in honor of her
No matter what books you read, what stories you hear, and what preconceptions you may have, nothing ever prepares you for the moment when your child is born.
Everyone has their story from the magical to the confronting and mine was a mixture of both. For years before, I had been chasing and building my career in a very aggressive manner and I looked at jobs as something to conquer and when one did not suit me, to have to the confidence to just drop it and move to the next. With this state of mind I waltzed into my pregnancy thinking it was just another task to win at. And then she was born.
All my preconceived ideas came crumbling in one big heap. I realized that nothing is as I thought. This job will be for life. There are no options for quitting, no turning back, no chance at slacking, and the responsibility of it was just mind-boggling. It was like joining a secret parent cult that no one warns you about.
If there is magic in life, then this is where it lives where I am concerned. Watching a life grow, evolve, develop and become the human it is meant to be.
The honor of being entrusted with the care of another human is the greatest honor of all.
Today, with this post, I begin my third 365 photography and writing project.
hanging in the balance~ mother and child in Yangshuo
Of all the significant issues in the world, nothing strikes as more crucial than that of the future of our children. It is them who will inherit our planet in its current state, and it is they who will have to cope with the changes that are onsetting. How do we handle the very fine balance of preparing them without weighing them down, inspiring them without hiding the reality and training them when we ourselves are not sure what to do?
tribal~ mushroom village~ yunnan ~ china
Happiness is finding yourself as a child living in the midst of a tribe, because as it has been wisely said: “it takes a village to raise a child.”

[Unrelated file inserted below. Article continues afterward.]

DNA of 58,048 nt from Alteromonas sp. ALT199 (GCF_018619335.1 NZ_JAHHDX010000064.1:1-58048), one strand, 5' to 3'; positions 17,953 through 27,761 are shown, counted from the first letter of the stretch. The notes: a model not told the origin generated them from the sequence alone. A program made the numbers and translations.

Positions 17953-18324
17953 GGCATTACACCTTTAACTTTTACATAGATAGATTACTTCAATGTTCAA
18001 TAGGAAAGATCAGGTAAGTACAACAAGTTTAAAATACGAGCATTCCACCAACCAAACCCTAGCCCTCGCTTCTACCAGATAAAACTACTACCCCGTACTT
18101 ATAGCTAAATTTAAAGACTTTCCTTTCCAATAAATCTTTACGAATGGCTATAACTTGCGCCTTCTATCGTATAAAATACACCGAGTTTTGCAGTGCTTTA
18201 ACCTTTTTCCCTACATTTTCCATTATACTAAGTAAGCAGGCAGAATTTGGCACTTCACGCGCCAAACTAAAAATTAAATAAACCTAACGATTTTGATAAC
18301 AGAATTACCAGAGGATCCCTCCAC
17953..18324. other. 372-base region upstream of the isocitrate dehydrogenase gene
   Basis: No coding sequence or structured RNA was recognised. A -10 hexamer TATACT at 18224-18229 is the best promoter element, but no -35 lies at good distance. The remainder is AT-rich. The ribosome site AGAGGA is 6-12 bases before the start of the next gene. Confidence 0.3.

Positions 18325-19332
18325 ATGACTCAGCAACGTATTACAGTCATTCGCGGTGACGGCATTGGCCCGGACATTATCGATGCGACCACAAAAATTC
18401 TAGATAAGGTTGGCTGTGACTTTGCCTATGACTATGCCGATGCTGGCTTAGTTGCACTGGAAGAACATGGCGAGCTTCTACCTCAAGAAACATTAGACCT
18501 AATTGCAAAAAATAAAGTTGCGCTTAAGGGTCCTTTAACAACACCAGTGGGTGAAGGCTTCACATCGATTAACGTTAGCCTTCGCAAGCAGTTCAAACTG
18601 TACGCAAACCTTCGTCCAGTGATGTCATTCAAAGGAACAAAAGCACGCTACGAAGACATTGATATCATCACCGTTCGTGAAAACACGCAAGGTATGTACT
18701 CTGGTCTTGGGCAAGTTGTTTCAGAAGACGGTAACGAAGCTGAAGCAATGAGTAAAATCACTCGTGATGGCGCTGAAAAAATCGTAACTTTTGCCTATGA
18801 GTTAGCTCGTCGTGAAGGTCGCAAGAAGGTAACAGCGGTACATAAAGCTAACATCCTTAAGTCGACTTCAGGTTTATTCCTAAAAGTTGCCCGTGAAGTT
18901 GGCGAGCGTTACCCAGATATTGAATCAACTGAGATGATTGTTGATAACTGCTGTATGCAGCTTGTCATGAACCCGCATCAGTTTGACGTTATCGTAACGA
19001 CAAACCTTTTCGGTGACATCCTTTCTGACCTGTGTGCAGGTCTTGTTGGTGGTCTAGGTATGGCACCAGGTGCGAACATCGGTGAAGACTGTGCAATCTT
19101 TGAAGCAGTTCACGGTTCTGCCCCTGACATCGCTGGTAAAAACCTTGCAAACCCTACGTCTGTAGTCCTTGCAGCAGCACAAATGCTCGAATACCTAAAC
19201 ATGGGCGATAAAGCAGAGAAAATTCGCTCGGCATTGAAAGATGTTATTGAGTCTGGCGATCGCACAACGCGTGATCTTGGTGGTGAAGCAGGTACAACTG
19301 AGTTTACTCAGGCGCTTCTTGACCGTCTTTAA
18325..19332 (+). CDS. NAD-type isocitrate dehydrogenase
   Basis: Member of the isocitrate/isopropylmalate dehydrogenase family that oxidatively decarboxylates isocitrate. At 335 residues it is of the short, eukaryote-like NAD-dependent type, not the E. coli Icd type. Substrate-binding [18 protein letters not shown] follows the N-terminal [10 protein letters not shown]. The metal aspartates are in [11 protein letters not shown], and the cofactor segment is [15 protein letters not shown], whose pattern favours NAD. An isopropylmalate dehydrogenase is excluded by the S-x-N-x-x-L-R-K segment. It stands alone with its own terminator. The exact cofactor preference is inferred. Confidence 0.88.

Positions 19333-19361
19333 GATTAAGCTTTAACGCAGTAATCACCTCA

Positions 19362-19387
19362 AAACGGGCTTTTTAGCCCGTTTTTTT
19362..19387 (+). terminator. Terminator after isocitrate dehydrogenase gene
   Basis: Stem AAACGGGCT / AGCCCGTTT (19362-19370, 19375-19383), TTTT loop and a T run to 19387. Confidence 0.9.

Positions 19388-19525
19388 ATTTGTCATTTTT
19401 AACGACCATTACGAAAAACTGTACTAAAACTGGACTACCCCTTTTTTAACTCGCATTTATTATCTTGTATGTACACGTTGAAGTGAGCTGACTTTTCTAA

human proximity~ Yiche people~ Yunnan
When a child is sick or unwell, the only thing it craves is the warm touch of a parent or family member. We are creatures that thrive on warmth and human contact makes us tingle. This fact begs the question: what will be come of us when our lives become more and more digital and virtual and will Siri’s calm cold voice be enough to serenade a child to sleep?
In Yunnan I only saw children attached to family members while they walked, worked, cooked and these children were strong, confident and loved. I will take a hug over a text message any day.
the little man and the wheel
As beautiful as the old city of Kashgar is, it is also heartbreaking to visit. The charming old architecture is being demolished systematically by the authorities section by section for the last few years. The reason given: a possible danger from earthquakes the real reason, I leave for you to research. The locals are horrified as they are moved family by family outside the city and in place of their neighborhoods, malls, plazas, and fancy holiday housing is being planned and erected. Every year less and less of this historical city is left to admire and its traditions diluted slowly into the new characterless architecture. Yes, it is most definitely painful to see and to know about.
photo taken: a little family in front of a neighborhood condemned to be demolished in the old city of Kashgar
what looks out of young eyes
When a small child looks at me and holds my stare, I can’t help but wonder ‘what’ looks out of those eyes. Unburdened by personality traits and identity, small children can look deep into your soul with a strange kind of knowing, soul to soul.
Lea in her Uighur hat behind a gauze curtain
It is when you are far away from the thing that you love that you value it and miss it the most. As each trip that I take alone comes to a close, I feel a very strong tug and a yearning to see, smell, kiss, talk to and be with Lea. The last day is a countdown of the minutes and seconds till I see her again. This time she was asleep when I arrived, so I had to wait till the next day to exchange stories with her about the week, to freak out about her cutting her own hair right in the front of her head, to give her the hats and other local keepsakes that I brought back with me from what she keeps calling “high mountains” and to then resume my role as the keeper of the disciplines and balances after her brief unruly time with her father.